How do we monitor autopilots better? How do we stop just sitting and sorta watching the magic show? A major US airline training slide says ‘Active Monitoring’ works by: Visualizing the outcome. Acting to achieve the desired result. & Comparing expectations to reality. Look FOR something, not just AT something. I think they’re on to something. Monitoring has to be active, not passive enjoying the clever automation. What do you think of this? SaveSave SaveSave SaveSave
The standard advice to avoid a wake turbulence encounter is to wait a bit, to give some room when taking off or landing right behind a large aircraft. And that is good, practical, physics-based advice. But what about when you hit wake turbulence and have to recover? What’s being rediscovered is when actually encountering serious wake turbulence, the best thing to do is: Nothing. Well, not just nothing, but initially just wait. That’s right, wait. You may be rapidly going inverted but don’t do anything yet. Breathe for a second. Resist the strong urge from our primal flying nature to quickly move the … Continue reading Wake? Wait!
A major US airline is tweaking its SOPs. I like the way they now express their philosophy, and priority, of standard operating procedures. In six words:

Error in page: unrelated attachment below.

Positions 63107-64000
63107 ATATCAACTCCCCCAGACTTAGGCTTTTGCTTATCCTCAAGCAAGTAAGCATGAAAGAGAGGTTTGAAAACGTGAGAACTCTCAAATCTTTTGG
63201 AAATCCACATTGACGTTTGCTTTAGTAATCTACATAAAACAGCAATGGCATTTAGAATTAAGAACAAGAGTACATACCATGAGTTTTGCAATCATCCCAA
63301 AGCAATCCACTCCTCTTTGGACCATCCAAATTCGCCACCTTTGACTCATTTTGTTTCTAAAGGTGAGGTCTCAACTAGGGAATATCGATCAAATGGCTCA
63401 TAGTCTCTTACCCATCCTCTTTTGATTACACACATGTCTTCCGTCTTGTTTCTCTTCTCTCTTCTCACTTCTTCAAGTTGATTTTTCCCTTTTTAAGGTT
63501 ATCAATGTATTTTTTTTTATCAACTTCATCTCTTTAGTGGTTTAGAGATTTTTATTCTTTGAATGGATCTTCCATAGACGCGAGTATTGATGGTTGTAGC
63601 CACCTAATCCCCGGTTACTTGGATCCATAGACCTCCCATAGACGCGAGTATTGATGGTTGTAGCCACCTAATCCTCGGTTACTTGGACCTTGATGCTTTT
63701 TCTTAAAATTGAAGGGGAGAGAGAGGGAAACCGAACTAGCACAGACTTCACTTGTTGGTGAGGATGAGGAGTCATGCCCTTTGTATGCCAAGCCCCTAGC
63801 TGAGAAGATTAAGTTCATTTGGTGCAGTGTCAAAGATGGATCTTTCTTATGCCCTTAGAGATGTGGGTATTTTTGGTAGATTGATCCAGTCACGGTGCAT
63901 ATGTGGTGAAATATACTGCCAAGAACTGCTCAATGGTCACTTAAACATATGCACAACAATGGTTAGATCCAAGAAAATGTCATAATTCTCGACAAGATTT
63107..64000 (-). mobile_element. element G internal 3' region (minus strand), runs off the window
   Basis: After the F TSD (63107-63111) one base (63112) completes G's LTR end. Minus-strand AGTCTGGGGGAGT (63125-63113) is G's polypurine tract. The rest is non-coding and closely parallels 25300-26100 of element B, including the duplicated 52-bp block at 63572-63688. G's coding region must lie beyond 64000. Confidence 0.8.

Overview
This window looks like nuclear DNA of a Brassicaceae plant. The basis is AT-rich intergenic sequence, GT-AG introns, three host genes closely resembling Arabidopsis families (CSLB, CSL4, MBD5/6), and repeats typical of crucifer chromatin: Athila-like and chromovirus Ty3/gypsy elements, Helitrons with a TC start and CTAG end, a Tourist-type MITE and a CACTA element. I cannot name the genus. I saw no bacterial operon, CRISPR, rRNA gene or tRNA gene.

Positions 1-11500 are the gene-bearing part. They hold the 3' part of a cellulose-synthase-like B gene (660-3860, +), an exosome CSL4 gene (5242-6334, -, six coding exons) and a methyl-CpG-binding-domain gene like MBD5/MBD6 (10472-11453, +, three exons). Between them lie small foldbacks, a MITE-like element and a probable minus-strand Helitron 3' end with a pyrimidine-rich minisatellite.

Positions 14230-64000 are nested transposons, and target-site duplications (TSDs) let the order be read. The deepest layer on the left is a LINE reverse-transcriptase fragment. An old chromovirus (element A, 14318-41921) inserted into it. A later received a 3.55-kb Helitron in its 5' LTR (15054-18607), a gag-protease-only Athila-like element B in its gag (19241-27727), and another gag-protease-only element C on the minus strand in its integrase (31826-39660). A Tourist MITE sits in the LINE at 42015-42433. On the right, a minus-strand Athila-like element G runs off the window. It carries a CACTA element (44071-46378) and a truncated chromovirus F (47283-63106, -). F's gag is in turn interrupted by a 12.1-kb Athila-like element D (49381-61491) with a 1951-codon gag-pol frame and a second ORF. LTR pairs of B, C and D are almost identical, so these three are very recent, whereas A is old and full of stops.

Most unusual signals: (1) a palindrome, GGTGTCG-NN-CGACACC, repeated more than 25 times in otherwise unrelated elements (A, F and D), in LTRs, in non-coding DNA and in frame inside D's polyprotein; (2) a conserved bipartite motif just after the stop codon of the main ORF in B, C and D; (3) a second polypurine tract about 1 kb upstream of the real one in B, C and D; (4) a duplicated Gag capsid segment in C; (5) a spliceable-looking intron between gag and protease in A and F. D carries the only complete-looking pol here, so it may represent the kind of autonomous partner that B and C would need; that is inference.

Ripped from the aviation press headlines: One in five business jet pilots don’t do a full flight-control check before takeoff. Actually one in five is a bit of an exaggeration. The would be 20%. The more precise number is 17.66%. And that’s actually a per-flight percentage, so maybe the percentage of pilots is a little less. But WTF Batman! 17.66%? You may have read about the fatal 2014 Gulfstream G-IV crash caused by the crew not doing a flight-control check and then trying to takeoff with the gust lock engaged. Well, now the airmanship onion has been peeled back a … Continue reading 1 in 5 biz jet pilots are stupid?
A peer-reviewed scientific study published this year shows the positive impact of meditation on personnel in two Norwegian Air Force helicopter squadrons. This was not new-age wishful thinking, or sloppy science self-reporting that some people felt good. No, this was university and Air Force doctors and scientists taking chemical measurements of salivary cortisol, testing performance on computer-based cognitive tasks, and comparing the results to a control group. The subjects were all high-performance airmen during a prolonged period of high-demand work. This is real-world stuff. The results: From a mixed between–within analysis revealed that the [mindfulness training] participants compared to the control group had … Continue reading Meditating military helicopter pilots